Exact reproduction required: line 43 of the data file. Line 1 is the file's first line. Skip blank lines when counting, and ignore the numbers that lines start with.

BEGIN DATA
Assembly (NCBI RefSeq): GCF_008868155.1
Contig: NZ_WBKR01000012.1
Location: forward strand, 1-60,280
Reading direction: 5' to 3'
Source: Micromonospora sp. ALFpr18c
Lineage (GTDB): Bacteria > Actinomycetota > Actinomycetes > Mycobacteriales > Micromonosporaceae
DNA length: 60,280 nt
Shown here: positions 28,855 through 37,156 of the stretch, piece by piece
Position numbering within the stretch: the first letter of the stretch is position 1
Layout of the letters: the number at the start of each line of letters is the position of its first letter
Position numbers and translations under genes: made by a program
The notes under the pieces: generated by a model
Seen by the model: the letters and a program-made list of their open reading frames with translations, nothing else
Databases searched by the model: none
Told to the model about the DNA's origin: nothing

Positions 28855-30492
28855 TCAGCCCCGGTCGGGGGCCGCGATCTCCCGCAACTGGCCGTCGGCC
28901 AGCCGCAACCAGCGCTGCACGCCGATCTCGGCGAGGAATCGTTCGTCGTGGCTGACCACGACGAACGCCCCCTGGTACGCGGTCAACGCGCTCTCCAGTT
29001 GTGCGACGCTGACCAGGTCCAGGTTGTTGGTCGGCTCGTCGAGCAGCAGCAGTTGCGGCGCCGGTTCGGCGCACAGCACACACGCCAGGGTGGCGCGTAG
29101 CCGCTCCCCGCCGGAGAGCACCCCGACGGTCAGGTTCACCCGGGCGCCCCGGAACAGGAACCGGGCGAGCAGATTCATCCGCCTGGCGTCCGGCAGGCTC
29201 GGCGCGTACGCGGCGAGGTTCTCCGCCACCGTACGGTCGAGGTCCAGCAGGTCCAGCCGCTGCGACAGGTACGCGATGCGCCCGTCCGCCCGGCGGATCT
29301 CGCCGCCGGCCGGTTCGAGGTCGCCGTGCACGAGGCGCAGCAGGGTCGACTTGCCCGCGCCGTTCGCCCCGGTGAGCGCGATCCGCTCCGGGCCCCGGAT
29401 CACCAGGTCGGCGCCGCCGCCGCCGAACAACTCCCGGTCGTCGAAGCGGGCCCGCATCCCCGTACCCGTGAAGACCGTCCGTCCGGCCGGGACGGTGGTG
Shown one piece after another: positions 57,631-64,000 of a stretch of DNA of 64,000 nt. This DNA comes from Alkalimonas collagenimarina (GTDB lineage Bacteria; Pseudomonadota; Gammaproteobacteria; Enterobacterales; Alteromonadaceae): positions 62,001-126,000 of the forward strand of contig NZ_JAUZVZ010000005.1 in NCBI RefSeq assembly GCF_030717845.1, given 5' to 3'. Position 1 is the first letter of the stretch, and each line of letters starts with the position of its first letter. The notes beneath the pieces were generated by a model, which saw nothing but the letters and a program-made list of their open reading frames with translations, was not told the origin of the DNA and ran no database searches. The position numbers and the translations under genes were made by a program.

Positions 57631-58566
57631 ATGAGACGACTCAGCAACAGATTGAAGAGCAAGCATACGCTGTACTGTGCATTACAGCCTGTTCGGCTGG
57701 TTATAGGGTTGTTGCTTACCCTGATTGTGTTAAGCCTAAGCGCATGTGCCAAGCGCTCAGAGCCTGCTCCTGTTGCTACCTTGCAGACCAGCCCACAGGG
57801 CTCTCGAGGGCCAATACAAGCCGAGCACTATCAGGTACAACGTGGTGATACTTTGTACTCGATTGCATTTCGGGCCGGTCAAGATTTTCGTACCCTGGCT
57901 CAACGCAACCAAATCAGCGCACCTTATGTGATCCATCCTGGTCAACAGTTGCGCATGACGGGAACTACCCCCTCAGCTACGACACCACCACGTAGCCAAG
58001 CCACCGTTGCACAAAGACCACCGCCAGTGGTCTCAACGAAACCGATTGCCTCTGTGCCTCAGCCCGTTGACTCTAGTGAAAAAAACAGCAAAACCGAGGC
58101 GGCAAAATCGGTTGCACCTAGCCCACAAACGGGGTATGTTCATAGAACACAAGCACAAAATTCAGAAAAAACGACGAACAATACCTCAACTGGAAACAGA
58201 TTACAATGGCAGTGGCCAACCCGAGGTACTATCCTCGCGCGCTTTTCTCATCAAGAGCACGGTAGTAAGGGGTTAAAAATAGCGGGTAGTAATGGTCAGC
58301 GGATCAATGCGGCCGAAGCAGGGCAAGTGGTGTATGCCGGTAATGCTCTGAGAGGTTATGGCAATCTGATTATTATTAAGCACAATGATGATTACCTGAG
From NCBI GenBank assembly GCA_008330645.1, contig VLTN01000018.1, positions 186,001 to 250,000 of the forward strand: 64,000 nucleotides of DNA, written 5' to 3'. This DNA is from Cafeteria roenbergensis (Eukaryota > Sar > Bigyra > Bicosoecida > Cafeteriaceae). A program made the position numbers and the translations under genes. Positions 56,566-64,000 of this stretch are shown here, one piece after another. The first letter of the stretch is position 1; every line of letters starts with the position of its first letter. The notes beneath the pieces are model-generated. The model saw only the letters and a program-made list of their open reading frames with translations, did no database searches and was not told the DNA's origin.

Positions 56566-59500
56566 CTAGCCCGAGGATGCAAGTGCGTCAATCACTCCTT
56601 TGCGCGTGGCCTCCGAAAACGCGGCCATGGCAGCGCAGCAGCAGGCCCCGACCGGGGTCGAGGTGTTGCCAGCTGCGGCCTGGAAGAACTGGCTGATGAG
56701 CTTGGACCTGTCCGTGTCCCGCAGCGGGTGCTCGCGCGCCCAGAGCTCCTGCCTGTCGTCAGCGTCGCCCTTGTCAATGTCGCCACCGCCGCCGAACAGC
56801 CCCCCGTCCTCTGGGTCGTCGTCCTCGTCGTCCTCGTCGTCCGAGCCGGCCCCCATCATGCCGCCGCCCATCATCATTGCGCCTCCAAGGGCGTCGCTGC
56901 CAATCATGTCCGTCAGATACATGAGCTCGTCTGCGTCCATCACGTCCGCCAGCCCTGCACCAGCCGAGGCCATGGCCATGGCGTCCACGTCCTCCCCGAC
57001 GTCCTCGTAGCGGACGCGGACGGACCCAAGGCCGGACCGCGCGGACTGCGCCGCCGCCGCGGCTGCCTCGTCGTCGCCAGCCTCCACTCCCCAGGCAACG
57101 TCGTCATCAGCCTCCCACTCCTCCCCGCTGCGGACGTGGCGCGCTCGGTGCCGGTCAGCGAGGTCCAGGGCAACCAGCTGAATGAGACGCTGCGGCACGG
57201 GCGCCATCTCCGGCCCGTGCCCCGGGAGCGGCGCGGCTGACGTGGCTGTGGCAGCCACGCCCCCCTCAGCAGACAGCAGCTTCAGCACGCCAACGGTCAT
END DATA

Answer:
57201 GCGCCATCTCCGGCCCGTGCCCCGGGAGCGGCGCGGCTGACGTGGCTGTGGCAGCCACGCCCCCCTCAGCAGACAGCAGCTTCAGCACGCCAACGGTCAT